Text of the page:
Bevan Sisson: Country rugby needs to find its 'DNA'

Rugby, and in fact sport, can duplicate many areas of life. One of these is a tendency to create buzzwords and slang to give the impression they are keeping up with the times.

One of sport’s latest is: “What is the team’s DNA”, which means, in real speak, what are they known for and what is their history. 

With rugby going through a recent review to figure out how the sport will look in the future, it is a good time for the grassroots game to find out what its DNA is. 

There is nothing more grassroots than heading to a club game, getting chips and a hotdog and then watching the juniors do ball duties after playing earlier in the day.

But how does country rugby’s representative season fit in the future? What is country rugby’s DNA?

At present, the local country rugby highlight is the annual Southbridge Shield game played between Ellesmere and North Canterbury. 

It has a great history – originally named the Delargey Shield, it was donated in 1922 by Pat Delargey, president of the Ellesmere sub union and owner of the Southbridge Hotel.

It was renamed the Southbridge Shield in 1932.

To hold this trophy has real prestige and, for this reason, it should be a standalone fixture played on King’s Birthday weekend.

The rest of the senior competition can then have the long weekend off. 

The town competition currently has the King’s Birthday round as a bye, so it would put the Southbridge Shield game as a standalone fixture. 

However, the end-of-year rep season for country teams is a long way from what country rugby is about.

There used to be Canterbury Country (best of Ellesmere and North Canterbury) which could test themselves against town’s Metro team but that was disbanded around 2017.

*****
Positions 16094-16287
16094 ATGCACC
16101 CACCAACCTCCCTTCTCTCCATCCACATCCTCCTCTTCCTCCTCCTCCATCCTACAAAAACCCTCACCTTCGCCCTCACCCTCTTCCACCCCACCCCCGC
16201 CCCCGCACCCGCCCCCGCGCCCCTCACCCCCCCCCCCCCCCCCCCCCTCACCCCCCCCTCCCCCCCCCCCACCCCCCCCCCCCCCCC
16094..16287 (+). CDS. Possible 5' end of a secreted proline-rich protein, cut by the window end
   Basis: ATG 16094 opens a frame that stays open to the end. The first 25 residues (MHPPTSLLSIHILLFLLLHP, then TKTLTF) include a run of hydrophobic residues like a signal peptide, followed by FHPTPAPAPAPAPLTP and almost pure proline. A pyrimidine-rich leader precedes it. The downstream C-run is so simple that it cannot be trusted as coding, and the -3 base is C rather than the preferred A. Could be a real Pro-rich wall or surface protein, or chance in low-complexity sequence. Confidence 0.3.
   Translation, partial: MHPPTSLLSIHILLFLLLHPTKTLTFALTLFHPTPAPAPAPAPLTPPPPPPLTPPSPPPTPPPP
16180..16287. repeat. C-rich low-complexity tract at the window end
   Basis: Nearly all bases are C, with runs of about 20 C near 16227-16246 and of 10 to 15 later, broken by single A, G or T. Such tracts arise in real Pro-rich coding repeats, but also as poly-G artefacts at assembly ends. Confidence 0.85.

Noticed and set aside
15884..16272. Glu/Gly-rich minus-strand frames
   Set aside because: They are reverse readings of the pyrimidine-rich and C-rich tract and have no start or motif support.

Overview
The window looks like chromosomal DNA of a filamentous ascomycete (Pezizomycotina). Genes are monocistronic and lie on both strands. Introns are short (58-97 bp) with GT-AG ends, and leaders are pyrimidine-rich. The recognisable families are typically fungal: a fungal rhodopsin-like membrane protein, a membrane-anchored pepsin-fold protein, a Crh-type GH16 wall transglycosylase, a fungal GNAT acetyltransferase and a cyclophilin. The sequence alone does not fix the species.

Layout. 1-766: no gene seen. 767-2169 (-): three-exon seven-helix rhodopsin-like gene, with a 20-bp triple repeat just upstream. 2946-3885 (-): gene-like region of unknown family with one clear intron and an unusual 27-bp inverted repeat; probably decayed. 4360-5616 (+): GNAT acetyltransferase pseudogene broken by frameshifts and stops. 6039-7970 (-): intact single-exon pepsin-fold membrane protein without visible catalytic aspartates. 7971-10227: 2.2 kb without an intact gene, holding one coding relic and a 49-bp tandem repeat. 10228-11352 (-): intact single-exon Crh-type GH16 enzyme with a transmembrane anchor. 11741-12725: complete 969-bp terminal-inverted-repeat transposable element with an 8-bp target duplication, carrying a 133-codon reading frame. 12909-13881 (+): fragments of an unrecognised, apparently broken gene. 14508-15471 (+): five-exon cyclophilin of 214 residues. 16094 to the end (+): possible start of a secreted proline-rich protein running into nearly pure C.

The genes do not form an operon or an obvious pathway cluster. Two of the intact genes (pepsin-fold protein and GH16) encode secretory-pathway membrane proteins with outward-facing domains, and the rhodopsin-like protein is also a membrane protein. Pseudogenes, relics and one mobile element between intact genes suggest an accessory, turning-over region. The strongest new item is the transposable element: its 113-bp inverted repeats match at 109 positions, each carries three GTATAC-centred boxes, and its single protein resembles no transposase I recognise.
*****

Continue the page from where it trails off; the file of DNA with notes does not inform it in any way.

This has left country rugby in no man’s land. For the CRFU, country rugby is like the drunk uncle at Christmas – they’re not really sure what tactic to take. 

For the country-based players, is it really a motivation at the end of the year to play a mix of teams that don’t have any connection to country rugby?

At present, Ellesmere and North Canterbury will play Waitaha, the Cantabrians and Canterbury Pasifika, with a bye thrown in, then finish up with the important Southbridge Shield fixture.      

Ideally, country rugby would be a stand alone entity, but the CRFU would not want the two sub unions to break free from the Canterbury umbrella for many reasons, but none greater than the registration numbers in the country region are critical to CRFU funding. 

But is it time for the likes of Ellesmere/North Canterbury and their respective boards to look for greener pastures to ensure the future for their unions? 

It astounds me that our closest neighbour, Mid Canterbury, has only four division 1 teams but has a spot in the Heartland Championship when Ellesmere and North Canterbury have 16 teams between them and miss out.

A Canterbury Country team in the Heartland Championship would bring great benefits to the region, with local players getting an opportunity to play rep rugby closer to their DNA.

Or, allow these two sub unions to become part of Mid Canterbury’s Heartland selection without being classed as loan players, again allowing local country players an opportunity for meaningful representative rugby. 

It is in the interest of both North Canterbury and Ellesmere’s boards to look at what is best for their growing areas and not be used as a fill-in for the CRFU rep season.

  • Sisson is a former player, Lincoln, Lincoln University and representative coach and New Zealand age group selector